Specifically, given a polynomial , the vector x0,x1,…,xlogN-1 value can be written as:

By the definition of multilinearity, each of these variables has a degree of 0 or 1, so there are N monomials and coefficients, and logN variables. Let

, where i0i1…ilogN-1 is the binary representation of i. Let w represent polynomial coefficients,



. So we have X=r0⊗r1。.

Thus, polynomial values can be expressed as tensor products: ϕ(x0,x1,…,xlogN-1)=<w,r0⊗r1>.

Finally, we look at the Brakedown process used in FOAKS, Orion[XZS22].

First, PC.Commit divides the polynomial coefficient w into the matrix form of kk and codes it (refer to the linear code in “Preparatory Knowledge”), denoting it C2. A Merkle tree is then committed for each column of C2[:,i], and another Merkle tree is then committed for each column formed at the Merkle tree root.

In the calculation of proof of value, two points need to be proved, namely Proximity and Consistency. The approximation ensures that the promised matrix is indeed close enough to the encoded code word. Consistency assurance y=<w,r0⊗r1> .

Approximation test: Approximation test consists of two steps. First, the verifier sends a random vector Y0 to the prover, who computes the inner product of Y0 and C1 , that is, computes a linear combination of C1 ‘s rows with the components of Y0 as coefficients. Because of the nature of linear codes, Cy0 is the code word for Yy0. After that, the prover proves that Cy0 is indeed computed from the promised code word. To prove this, the verifier randomly selects t columns, and the prover opens the corresponding columns and provides the Merkle tree proof. The verifier checks that the inner product of these columns and Y0 is equal to the corresponding position in Cy0. It is shown in [BCG20] that if the linear code used has a constant relative distance, then the promised matrix is close to a code word with overwhelming probability (overwhelming probability means that the probability of a statement being true is negligible).

Consistency checking: The consistency checking and approximation checking procedures are exactly the same. The difference is, instead of using the random vector Y0 , we use r0 directly to do the linear combination part. Similarly, c1 is a linear code for the message y1 and has ϕ(x)=<y1,r1>. It is proved in [BCG20] that by consistency test, if the promised matrix is close to a code word, it is true with overwhelming probability y=ϕ(x).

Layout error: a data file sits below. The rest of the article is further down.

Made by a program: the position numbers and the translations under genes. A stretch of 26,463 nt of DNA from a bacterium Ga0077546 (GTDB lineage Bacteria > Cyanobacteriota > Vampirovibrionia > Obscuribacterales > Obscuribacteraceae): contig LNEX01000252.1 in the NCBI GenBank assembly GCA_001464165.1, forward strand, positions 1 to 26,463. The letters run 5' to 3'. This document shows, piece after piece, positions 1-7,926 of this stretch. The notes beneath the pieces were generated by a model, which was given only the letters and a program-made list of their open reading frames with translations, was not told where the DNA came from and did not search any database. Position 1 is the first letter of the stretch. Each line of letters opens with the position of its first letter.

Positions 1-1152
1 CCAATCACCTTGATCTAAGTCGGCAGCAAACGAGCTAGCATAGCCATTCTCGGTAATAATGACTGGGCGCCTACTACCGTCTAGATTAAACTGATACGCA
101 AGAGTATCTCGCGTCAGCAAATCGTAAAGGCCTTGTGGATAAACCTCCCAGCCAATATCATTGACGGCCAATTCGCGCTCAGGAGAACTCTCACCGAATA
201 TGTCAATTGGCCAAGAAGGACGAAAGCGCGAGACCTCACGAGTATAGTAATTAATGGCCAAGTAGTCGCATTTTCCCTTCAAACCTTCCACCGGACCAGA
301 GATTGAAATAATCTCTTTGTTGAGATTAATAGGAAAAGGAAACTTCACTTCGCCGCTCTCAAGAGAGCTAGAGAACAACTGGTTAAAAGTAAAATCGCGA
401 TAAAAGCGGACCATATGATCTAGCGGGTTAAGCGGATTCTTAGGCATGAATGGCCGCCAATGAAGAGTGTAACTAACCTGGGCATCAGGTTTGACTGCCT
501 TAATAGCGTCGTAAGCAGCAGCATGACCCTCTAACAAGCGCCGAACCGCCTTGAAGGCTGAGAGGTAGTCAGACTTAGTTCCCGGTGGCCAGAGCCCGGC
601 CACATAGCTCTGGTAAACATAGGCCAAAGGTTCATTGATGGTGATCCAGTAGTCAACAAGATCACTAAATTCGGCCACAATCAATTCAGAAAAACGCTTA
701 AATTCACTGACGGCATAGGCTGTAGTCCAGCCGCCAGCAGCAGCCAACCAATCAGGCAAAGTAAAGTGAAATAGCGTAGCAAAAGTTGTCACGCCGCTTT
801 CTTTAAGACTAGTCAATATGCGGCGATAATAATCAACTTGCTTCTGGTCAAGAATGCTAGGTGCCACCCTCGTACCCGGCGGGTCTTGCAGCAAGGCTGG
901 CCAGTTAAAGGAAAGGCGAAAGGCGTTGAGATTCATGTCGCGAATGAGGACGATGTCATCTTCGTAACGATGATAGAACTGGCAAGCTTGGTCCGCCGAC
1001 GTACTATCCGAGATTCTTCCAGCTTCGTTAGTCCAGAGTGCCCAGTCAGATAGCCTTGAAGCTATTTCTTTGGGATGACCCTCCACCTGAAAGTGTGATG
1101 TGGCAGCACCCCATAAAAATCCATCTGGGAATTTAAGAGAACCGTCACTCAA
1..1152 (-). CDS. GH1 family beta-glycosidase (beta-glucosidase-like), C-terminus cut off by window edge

In pseudo-code form, we give the Brakedown protocol flow:

Public input:The evaluation point X,parsed as a tensor product X=r0⊗r1;

Private input:The polynomial ϕ ,the coefficient of is denoted by w.

Let C be the [n,k,d]-limear code,EC:FkFn be the encoding function,N=k×k. If N is not a perfect square,we can pad it to the next perfect square. We use a python style notationmat[:,i] to select the i-th column of a matrix mat。

  1. 1. function PC. Commit(ϕ):
  2. 2. Parse w as a k×k matrix. The prover locally computes the tensor code encoding C1,C2 ,C1 is a k×n matrix,C2 is a n×n matrix.
  3. 3. for i∈ [n] do
  4. 4. Compute the Merkle tree root Roott=Merkle.Commit(C2[:,i])
  5. 5. Compute a Merkle tree root R=Merkle.Commit([Root0,……Rootn-1]),and output R as the commitment.
  6. 6. function PC. Prover(ϕ, X, R)
  7. 7. The prover receives a random vector Y0∈Fk from the verifier
  8. 8. Proximity
  9. 9. Consistency
  10. 10. Prover sends C1,y1,C0,y0 to the verifier.
  11. 11. Verifier randomly samples t[n] as an array Î and send it to prover
  12. 12. for idx∈Î do
  13. 13. Prover sends C1 [:,idx] and the Merkle tree proof of Rootidx for C2 [:,idx] under R to verifier
  14. 14. function PC. VERIFY_EVAL(πX,X,y=ϕ(X),R)
  15. 15. Proximity: ∀idx∈Î,CY0[idx]==<Y0,C1[:,idx]>and EC(Yy0)==CY0
  16. 16. Consistency:∀idx∈Î,C1[idx]==<Y0,C1[:,idx]>and EC(Y1)==C1
  17. 17. y==<r1, y1>
  18. 18. ∀idx∈Î, EC(C1[:,idx]) is consistent with ROOTidx, and ROOTidx’s Merkle tree proof is valid.
  19. 19. Output accept if all conditions above holds. Otherwise output reject.

Conclusion: Polynomial commitment is a very important cryptographic protocol, which is widely used in many cryptographic systems, especially zero-knowledge proof systems. This paper introduces the polynomial commitment Brakedown protocol and its related mathematics in detail. As an important underlying component of FOAKS, Brakedown plays an important role in improving the instantiation performance of FOAKS.

Reference literature:

  1. [GLS+]:Alexander Golovnev, Jonathan Lee, Srinath Setty, Justin Thaler, and Riad S. Wahby. Brakedown:  Linear-time and post-quantum snarks for r1cs. Cryptology ePrint Archive.
  2. [XZS22]:Xie T, Zhang Y, Song D. Orion:  Zero knowledge proof with linear prover time[C]//Advances in Cryptology — CRYPTO 2022: 42nd Annual International Cryptology Conference, CRYPTO 2022, Santa Barbara, CA, USA, August 15-18, 2022, Proceedings, Part IV. Cham: Springer Nature Switzerland, 2022: 299-328.
  3. [BCG20]:Bootle, Jonathan, Alessandro Chiesa,  and Jens Groth. “Linear-time arguments with sublinear verification from tensor codes.” Theory of Cryptography:  18th International Conference, TCC 2020, Durham, NC, USA, November 16-19, 2020, Proceedings, Part II 18. Springer International Publishing, 2020.
  4. Justin Thaler from A16zcrypto, Measuring SNARK performance: Frontends, backends, and the future
  6. The introduction of tensor product: